Sunday, 5 July 2015

5th July 1915


View of the Headquarters of the 5th and 6th Australian Light Horse Regiments on the
right of Rosenthal Ridge at Anzac, with a growing spoil pile taken from the tunnels and
underground trenches to the left - as mentioned by Bombardier Sparkes below.


Monday 5th July 

It was a quiet night last evening but the Turks made up for it this morning, as they commenced to shell us from all quarters for about an hour starting as early as 4am. A very big gun opened fire on us later and landed large shells towards the beach. 

War is going to make old men of a lot of our lads.

Our infantry has done a lot of sapping tunneling underground from one trench and coming out on another ridge where further trenches are cut when out of view of the enemy. It is hard and tedious work as all the earth out of the tunnel has to be carried out and to the back of the firing line in small bags. In this way we are often all able to sap up to the enemys trenches and blow them up – often men and all – just as they would do to us. 



5
(Captain Alan Percy Crisp, temporary O/C 7th Battery) 

Battery did not fire.










Fort 24 (Anadolu Mecidiye) pictured in the early 1920's - as per Col. Rosenthal's diary
entry below, it was suspected the massive projectiles rained on the Anzac positions came
from this Fort, which was armed with 2 x 111/32 inch & 3 x 1015/64 inch guns.


Monday 5th July 

A terrific artillery cannonade opened this morning at 4AM. I was awakened by shrapnel bullets and fragments of shell falling at the entrance to my dugout. Very little damage was done generally, but one shell burst over 8th Battery, killing a Corporal and wounding three other men. We located two of the enemy’s guns near Gaba Tepe and firing 8 rounds with the 5" Howitzer registered them. Cannonade ceased about 7 AM.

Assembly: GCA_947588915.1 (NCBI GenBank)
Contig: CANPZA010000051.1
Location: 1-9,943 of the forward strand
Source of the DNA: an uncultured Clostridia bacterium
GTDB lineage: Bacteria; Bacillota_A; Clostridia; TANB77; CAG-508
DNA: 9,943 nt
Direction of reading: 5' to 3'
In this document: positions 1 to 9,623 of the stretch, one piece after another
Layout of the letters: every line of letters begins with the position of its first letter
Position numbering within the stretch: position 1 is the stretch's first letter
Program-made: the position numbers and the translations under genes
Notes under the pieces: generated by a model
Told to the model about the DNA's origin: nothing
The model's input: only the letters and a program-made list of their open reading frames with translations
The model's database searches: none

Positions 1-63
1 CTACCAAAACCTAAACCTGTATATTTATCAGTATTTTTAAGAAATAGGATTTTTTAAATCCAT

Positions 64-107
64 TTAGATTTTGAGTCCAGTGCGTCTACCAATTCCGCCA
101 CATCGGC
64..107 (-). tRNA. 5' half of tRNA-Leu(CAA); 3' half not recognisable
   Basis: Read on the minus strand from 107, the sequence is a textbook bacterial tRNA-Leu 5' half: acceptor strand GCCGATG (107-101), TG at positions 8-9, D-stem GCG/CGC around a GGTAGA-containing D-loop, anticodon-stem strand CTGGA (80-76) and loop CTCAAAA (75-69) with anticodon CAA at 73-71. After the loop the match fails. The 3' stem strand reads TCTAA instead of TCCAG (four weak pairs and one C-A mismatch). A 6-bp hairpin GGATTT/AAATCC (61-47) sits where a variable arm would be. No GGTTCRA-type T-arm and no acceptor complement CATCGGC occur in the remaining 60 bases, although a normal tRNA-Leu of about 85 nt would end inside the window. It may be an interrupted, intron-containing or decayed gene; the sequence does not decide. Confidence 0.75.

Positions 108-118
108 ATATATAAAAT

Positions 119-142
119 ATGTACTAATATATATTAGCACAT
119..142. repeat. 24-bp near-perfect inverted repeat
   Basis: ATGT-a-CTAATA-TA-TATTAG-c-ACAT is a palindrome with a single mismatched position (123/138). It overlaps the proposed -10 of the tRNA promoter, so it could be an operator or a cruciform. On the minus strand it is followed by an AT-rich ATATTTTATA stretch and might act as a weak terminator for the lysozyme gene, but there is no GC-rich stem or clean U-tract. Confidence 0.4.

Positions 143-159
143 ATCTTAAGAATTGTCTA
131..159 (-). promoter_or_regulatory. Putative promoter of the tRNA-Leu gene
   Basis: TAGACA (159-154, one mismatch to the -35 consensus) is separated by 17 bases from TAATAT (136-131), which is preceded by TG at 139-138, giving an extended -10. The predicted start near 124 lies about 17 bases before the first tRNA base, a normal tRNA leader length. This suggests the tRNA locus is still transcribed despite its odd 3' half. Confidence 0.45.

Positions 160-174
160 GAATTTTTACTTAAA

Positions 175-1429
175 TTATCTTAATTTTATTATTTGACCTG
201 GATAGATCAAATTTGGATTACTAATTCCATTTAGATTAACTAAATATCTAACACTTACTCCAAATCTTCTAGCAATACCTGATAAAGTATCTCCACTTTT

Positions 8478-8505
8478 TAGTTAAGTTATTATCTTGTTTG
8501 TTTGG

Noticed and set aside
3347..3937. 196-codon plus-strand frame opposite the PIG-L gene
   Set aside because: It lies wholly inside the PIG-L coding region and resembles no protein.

A little later 8 rounds of 11" shell came over from the direction of Maidos and landed near the Beach and Army Corps Headquarters. As Fort 24 on the other side of the Dardanelles (the Narrows) has three 11" guns mounted we conclude it came from that Fort. A strange incident happened today which May later be explained. All our trawlers and mine sweepers had made a circle round our shipping and had possible laid mines. At about 4.30 PM a huge column of water was lifted up, resembling the effect of a mine explosion, then something moved rapidly close under the surface of the water, getting gradually slower and then stopped, apparently sinking. For some time smoke and what appeared to be air bubbles kept rising to the surface. I am of opinion a Submarine has struck a mine and foundered. A huge column of smoke was seen south at 6.18AM in the enemy’s country. Looked like an Ammunition dump being blown up.
 


The Turkish pre-dreadnought battleship Turgut Reis, purchased from the Greman navy
as the S.M.S. Weissenberg in 1910 after she saw action in China during the Boxer
Rebellion - whilst her action in the Dardanelles was limited, she boasted 4 x 11 inch
40 calibre guns & 2 x 11 inch 38 calbre guns, & was suspected as the possible